The Arsenal pantry isn’t bare. It’s stocked with nice, if not exceptional, ingredients. In recent years, we’ve had a chef who thought he knew the recipes so well that he didn’t need the book, and the meals gradually turned out worse and worse and worse. Our new chef swears by the cookbook; follows it to a tee. Let’s give him a chance, and see what he can whip up.
Questions for Next Season
I don’t want to get into transfer speculation. Anyone who thinks Arsenal are just going to buy in a new, world class spine for the team is deluding themself. The money doesn’t seem to be there, and it’s not like Aubameyang-style, “great player in the wrong situation, doesn’t need to go to a top club, just wants out”-style players grow on trees anyway.
Let’s work with what we’ve got, and what we know, right now.
1) What Tactical System Will Emery Play?
This is the big one.
Emery’s preference is for a 4-2-3-1, with two holding midfielders and overlapping full-backs. It’s the system he used at Sevilla with such success, and he tried to use it at PSG too… only to be effectively forced out of it by the players.
I’d be very, very excited to see this formation at Arsenal.
With two holding midfielders, our shaky defence (which we’ll surely upgrade) gets the cover it needs. Admittedly the only holding midfielder we actually have now is Elneny, but if Xhaka – for example – could have a huge amount of tactical discipline instilled in him, he’s certainly got the physical attributes to do the job. I – and every other Arsenal fan on Planet Earth – would also hope we’d buy in at least one more in the meantime.
This, in turn, would help to free up our already-exceptional quartet of attackers from defensive duties, and to effectively operate as their own unit.
Özil, in particular, would finally be given the straight-up number 10 role which he so desperately needs in order to run the game.
Probable lineup for next season, with anonymous new players, (and sans specific shirt numbers):
2) Who Benefits Most From the Change?
Özil. One thousand times, Özil.
The guy has borne the brunt of Arsenal fans’ frustrations, particularly this year. Meanwhile, he’s frequently shunted out to the left side, and has been since he arrived; he’s surrounded by underperforming players; and our attacks, in the past couple of years particularly, have been incredibly static. If nobody’s moving, and nobody’s getting open… who is he supposed to set up?
Stick him right in the middle of the park, help him save some energy instead of tracking back and helping to cover the flanks, and let him work his magic. If we do play more of a counter-attacking style, with Özil being the chief playmaker on the break, he could well become a monster next season.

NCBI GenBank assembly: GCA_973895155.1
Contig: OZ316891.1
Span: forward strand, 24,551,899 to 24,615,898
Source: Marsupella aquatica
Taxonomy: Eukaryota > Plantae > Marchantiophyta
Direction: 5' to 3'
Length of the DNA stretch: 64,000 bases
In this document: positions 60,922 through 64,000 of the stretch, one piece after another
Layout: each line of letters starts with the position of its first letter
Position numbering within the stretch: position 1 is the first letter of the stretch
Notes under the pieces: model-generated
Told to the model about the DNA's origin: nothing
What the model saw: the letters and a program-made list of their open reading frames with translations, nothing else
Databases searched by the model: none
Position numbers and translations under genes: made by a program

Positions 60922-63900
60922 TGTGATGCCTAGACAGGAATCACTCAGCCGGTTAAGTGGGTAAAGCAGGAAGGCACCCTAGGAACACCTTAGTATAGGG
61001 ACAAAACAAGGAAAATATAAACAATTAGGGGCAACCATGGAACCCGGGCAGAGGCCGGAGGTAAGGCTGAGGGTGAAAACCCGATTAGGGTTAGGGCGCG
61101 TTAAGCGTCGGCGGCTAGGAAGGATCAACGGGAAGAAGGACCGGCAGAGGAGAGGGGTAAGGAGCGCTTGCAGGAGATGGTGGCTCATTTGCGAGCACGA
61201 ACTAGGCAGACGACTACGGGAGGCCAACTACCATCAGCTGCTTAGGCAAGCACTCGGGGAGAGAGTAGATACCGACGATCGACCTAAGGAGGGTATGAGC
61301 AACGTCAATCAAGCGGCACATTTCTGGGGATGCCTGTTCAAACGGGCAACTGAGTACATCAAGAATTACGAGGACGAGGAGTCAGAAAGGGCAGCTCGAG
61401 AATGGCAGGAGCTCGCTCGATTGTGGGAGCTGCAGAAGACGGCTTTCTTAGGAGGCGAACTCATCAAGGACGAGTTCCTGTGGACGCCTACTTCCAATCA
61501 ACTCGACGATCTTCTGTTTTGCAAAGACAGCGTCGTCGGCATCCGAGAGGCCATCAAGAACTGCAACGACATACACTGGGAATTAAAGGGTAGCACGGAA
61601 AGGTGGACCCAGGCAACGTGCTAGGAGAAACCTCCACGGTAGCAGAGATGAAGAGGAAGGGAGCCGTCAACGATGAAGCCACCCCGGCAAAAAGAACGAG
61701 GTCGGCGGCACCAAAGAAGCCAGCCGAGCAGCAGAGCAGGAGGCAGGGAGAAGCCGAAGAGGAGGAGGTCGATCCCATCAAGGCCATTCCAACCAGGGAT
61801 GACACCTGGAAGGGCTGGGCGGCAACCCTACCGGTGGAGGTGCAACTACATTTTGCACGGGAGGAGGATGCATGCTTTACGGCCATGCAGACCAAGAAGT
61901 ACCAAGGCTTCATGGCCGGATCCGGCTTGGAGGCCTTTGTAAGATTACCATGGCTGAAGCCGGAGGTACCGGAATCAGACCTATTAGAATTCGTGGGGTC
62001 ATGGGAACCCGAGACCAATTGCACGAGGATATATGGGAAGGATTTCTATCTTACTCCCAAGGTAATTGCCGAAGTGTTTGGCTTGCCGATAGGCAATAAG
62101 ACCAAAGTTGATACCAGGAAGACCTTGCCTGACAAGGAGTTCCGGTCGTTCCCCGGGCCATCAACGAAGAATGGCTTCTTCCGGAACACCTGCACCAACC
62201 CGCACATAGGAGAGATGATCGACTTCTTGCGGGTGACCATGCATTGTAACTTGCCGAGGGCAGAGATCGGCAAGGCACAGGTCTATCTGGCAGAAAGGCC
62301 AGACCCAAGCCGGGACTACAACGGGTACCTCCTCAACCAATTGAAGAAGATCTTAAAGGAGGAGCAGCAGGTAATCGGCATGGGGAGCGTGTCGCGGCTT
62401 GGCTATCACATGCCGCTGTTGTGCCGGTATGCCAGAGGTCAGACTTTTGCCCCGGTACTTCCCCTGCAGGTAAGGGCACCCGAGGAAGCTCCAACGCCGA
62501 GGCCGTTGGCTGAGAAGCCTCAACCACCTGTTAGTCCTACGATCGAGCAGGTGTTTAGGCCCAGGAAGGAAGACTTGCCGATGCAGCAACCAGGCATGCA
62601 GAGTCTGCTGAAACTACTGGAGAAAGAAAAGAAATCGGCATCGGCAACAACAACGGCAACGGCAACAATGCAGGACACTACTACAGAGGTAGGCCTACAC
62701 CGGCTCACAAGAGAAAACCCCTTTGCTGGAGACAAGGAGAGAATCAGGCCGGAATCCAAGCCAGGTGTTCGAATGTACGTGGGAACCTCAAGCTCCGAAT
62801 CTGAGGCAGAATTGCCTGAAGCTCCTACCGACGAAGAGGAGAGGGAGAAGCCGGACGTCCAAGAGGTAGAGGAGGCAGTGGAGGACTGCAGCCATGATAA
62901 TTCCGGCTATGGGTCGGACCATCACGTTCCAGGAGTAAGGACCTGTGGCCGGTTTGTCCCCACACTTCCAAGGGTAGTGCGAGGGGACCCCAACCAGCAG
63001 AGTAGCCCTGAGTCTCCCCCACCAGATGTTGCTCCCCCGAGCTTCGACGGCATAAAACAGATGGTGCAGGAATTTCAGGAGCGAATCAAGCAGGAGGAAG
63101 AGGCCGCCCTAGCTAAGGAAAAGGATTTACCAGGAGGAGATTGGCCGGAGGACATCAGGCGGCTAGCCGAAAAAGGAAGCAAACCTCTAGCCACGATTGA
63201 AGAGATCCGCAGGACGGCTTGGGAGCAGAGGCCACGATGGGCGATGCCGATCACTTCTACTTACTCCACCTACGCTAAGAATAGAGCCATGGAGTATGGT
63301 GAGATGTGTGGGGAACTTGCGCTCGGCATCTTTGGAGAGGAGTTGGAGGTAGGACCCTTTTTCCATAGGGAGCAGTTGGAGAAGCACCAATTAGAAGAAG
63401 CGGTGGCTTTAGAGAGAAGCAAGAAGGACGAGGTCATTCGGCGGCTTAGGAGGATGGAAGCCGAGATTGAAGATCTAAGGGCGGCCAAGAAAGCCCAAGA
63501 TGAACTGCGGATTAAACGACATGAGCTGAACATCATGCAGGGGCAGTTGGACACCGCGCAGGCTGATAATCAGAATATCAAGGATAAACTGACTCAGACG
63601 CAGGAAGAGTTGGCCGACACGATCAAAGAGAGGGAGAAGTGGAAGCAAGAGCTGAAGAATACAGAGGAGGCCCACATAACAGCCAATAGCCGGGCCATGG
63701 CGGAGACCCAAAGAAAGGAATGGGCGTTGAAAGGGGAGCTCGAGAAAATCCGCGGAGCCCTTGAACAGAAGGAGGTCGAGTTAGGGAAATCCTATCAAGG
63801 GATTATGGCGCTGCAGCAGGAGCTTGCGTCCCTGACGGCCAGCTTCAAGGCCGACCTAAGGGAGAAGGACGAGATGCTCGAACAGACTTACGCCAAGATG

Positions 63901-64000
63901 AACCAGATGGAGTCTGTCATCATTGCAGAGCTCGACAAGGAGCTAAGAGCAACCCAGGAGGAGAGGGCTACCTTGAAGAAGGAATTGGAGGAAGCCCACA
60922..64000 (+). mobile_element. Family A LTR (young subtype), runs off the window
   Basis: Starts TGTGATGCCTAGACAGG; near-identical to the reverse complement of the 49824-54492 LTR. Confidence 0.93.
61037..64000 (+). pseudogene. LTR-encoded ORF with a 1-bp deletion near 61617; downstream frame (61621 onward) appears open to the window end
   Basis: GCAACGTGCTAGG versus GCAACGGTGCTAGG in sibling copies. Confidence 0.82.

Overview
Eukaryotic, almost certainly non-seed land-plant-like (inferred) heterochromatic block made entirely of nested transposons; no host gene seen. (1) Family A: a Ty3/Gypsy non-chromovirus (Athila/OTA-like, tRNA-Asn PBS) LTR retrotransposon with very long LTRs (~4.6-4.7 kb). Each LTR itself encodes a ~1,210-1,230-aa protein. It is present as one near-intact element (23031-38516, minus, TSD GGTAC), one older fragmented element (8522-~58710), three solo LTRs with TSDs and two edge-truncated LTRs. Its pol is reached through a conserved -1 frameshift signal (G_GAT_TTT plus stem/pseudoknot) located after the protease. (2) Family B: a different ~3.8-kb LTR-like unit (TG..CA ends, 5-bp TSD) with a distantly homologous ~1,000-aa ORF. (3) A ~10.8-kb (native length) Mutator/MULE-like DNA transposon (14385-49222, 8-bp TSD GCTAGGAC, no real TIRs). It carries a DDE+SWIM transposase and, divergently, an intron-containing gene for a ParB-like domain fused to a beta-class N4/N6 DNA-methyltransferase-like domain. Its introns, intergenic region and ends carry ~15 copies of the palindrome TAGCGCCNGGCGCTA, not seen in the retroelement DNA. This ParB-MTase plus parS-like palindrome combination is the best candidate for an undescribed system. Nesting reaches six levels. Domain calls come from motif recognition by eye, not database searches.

3) Who Are the Odd Men Out?
- Granit Xhaka
I’d happily drive him to the airport myself today, if given the chance. People point to his “good games” as evidence that he’s improving… but he’s always had “good games”. Unfortunately, his bad – or usual – games cost us entire matches.
His positioning and general awareness is awful, his tackling is poor, and he simply always feels like a mistake waiting to happen. His passing isn’t as good as it’s made out out to be, and certainly isn’t good enough to justify his seemingly unshakeable hold on a first team place.
From a tactical perspective, he just doesn’t fit this system. Arsenal fans thought they were getting a holding midfielder when he arrived. He looks like a holding midfielder. But he’s not.
I don’t see the Arsenal board simply giving up on Xhaka, only two years after splurging £35 million on him (which they’d never get back now), so I guess he’s sticking around. It will take a huge turn of events, however – and a huge amount of effort and coaching from Emery – to transform him into a player that’d fit the system.
- Alexandre Lacazette
I think Lacazette is a very good player, who would’ve had a much better season if he was in a team that played to his strengths (not pinging high balls two feet over his head, as Arsenal did against Atletico Madrid in the second leg, for example).
Unfortunately, he arrived at the worst possible time; i.e., just before Aubameyang also arrived. Auba is a better player and a better goalscorer, so he deserves to start up top. The space behind the striker is taken by Özil, and the right-wing is taken by Mkhitaryan. That leaves the left wing. Lacazette is a decent enough link-up player, and he works hard… but I don’t see him as a long-term solution on the left wing.
Wenger did start Lacazette and Aubameyang together a few times towards the end of last season, to decent effect, and interestingly it was actually Auba who tended to naturally drop off to the left. Playing against the bigger teams, however, I wouldn’t start either of them out there; and – again, even though I think he’s a very good player – Lacazette seems the odd man out for me.
From a position of disappointment and/or outright anger, I’ve performed a complete 180 regarding Emery’s hire.
If we look at Arsenal’s current circumstances, in realistic terms, he ticks every box we could really hope for. Above all else, as I think I’ve made clear, I’m looking forward to watching a manager using actual tactics in a football match.
In fact, let’s chop that last sentence down a little. I’m now actually “looking forward” to seeing Arsenal play next season. That’s something I couldn’t have said if Arteta had taken over, and certainly couldn’t have said if Wenger was still at the helm.
And so, for what it’s worth, Señor Emery, you get a hearty greeting from this fan.
Welcome to Arsenal.